I’ve spoken before about this great tool – but they are offering free Pro access if you get in touch. Wordwall gives you a link to share fun mini activities to help with retrieval practice. Best of all, when you complete a set of flashcards, Wordwall automatically creates various different games with the same learning information, giving you up to ten different activities with the click of a button, including matching activities, crosswords, anagrams and more.

There is a maximum of 5 activities in a free account, but you can create more if you upgrade to Pro.

Daily Tips

Daily Tech Tidbits #8

Each day, whilst the school is closed, I have been sending daily tips and advice to our staff to support with their online learning provision. Sometimes it is in response to common questions, and sometimes it is just great tips and tools. I’ve decided to share them in light of the ongoing global impact of Covid-19.

Best practice:
Seesaw: I’d like to share with you an activity from Alex in which he is teaching Maths using Seesaw. What he has done is when creating the activity – he has created a multimedia example, and so then he can create either a set of slides or the task that children have to complete. He has then recorded his voice, but most importantly, he is writing or adding shapes live whilst speaking. If you didn’t know this was possible in Seesaw – now you do! So you can essentially use it as a whiteboard – even better if you have a stylus. (we can arrange for you to borrow an LT chromebook for a few weeks if you would like a stylus and touchscreen). Then this is added as separate to the actual template provided to complete the tasks. Again this means that as the student completes an activity on their template – they can refer to the instructions at any time without leaving their work, by clicking view instructions at the top of their page.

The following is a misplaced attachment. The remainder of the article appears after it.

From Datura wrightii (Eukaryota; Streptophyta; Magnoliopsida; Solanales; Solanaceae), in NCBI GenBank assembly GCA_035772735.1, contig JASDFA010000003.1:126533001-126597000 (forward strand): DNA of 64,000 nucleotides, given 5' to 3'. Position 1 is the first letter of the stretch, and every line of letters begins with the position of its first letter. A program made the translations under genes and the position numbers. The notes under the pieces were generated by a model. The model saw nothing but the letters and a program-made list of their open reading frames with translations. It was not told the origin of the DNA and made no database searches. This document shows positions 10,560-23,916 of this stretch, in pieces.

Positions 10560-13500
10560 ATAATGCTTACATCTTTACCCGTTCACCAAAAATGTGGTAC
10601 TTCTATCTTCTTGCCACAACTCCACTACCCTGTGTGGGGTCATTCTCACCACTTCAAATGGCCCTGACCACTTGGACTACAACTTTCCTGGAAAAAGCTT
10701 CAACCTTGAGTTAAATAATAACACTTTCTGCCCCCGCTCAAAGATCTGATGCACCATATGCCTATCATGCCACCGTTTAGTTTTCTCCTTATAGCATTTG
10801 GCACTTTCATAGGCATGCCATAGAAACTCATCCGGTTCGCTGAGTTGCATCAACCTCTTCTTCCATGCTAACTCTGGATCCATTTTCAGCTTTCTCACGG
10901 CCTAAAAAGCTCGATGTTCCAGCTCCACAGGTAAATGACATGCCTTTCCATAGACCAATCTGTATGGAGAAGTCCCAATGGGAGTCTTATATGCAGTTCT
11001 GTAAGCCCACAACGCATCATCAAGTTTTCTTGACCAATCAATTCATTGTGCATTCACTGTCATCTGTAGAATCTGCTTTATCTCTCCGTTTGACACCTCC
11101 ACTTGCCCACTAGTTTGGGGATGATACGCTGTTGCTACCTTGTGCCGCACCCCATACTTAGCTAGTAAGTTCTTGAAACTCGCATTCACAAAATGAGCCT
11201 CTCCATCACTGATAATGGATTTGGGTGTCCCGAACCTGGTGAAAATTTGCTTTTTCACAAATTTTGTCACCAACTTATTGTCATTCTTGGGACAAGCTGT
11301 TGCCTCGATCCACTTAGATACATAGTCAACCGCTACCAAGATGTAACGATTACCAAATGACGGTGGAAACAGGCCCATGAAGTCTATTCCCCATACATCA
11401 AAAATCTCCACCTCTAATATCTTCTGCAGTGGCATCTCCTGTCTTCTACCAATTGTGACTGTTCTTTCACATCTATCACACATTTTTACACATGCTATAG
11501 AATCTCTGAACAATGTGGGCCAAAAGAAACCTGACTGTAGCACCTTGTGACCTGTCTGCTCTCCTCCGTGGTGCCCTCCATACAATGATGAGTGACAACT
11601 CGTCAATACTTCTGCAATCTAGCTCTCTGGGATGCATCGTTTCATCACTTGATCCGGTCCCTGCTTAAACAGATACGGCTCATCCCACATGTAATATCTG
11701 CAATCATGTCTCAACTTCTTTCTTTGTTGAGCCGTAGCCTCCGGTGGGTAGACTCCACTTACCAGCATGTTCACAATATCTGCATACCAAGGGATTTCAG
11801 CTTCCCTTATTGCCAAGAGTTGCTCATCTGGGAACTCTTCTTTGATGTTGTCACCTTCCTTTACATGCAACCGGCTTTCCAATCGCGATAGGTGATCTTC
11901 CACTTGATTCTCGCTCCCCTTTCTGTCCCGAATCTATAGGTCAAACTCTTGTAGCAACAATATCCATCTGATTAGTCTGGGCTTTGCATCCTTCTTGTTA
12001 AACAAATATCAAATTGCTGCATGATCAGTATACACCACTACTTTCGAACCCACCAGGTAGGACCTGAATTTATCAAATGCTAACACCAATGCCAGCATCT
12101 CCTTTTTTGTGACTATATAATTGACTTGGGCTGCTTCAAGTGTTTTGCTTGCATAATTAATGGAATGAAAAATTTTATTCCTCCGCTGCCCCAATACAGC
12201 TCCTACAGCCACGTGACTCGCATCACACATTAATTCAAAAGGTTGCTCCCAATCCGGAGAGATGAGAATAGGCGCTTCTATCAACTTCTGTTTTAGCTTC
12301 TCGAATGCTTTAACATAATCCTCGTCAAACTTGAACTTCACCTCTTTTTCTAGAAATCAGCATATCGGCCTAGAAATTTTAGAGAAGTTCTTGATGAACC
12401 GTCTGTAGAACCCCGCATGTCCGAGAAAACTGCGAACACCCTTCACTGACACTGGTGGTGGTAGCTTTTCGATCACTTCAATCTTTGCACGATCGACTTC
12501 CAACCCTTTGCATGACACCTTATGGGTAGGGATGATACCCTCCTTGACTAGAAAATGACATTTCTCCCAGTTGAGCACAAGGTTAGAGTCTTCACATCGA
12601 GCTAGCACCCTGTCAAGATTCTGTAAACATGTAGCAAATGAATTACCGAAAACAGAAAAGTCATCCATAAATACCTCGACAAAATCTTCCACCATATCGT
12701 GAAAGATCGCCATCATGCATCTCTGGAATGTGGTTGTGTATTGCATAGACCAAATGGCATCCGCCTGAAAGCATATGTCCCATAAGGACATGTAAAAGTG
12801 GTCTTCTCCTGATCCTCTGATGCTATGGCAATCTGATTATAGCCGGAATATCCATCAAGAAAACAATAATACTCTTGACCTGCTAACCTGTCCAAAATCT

Top tips: Use the arrow shape in Seesaw as a pointer.  Also you can pause at any point, add in some text on the screen, then play to have it magically appear.

Research online:

Just a reminder from Mel that whilst we wait for BrainPop’s free access, you can also use Britannica Online as a place for children to do some research. I think this site warrants a tutorial video for kids (and teachers) so I’ll make one this weekend – some of the tools when using this include changing your reading level, being able to cite correctly, and as a teacher, posting articles direct to a google classroom.

Daily Tips

Daily Tech Tidbits #7

Each day, whilst the school is closed, I have been sending daily tips and advice to our staff to support with their online learning provision. Sometimes it is in response to common questions, and sometimes it is just great tips and tools. I’ve decided to share them in light of the ongoing global impact of Covid-19.

Hello and Good Morning,

Great practice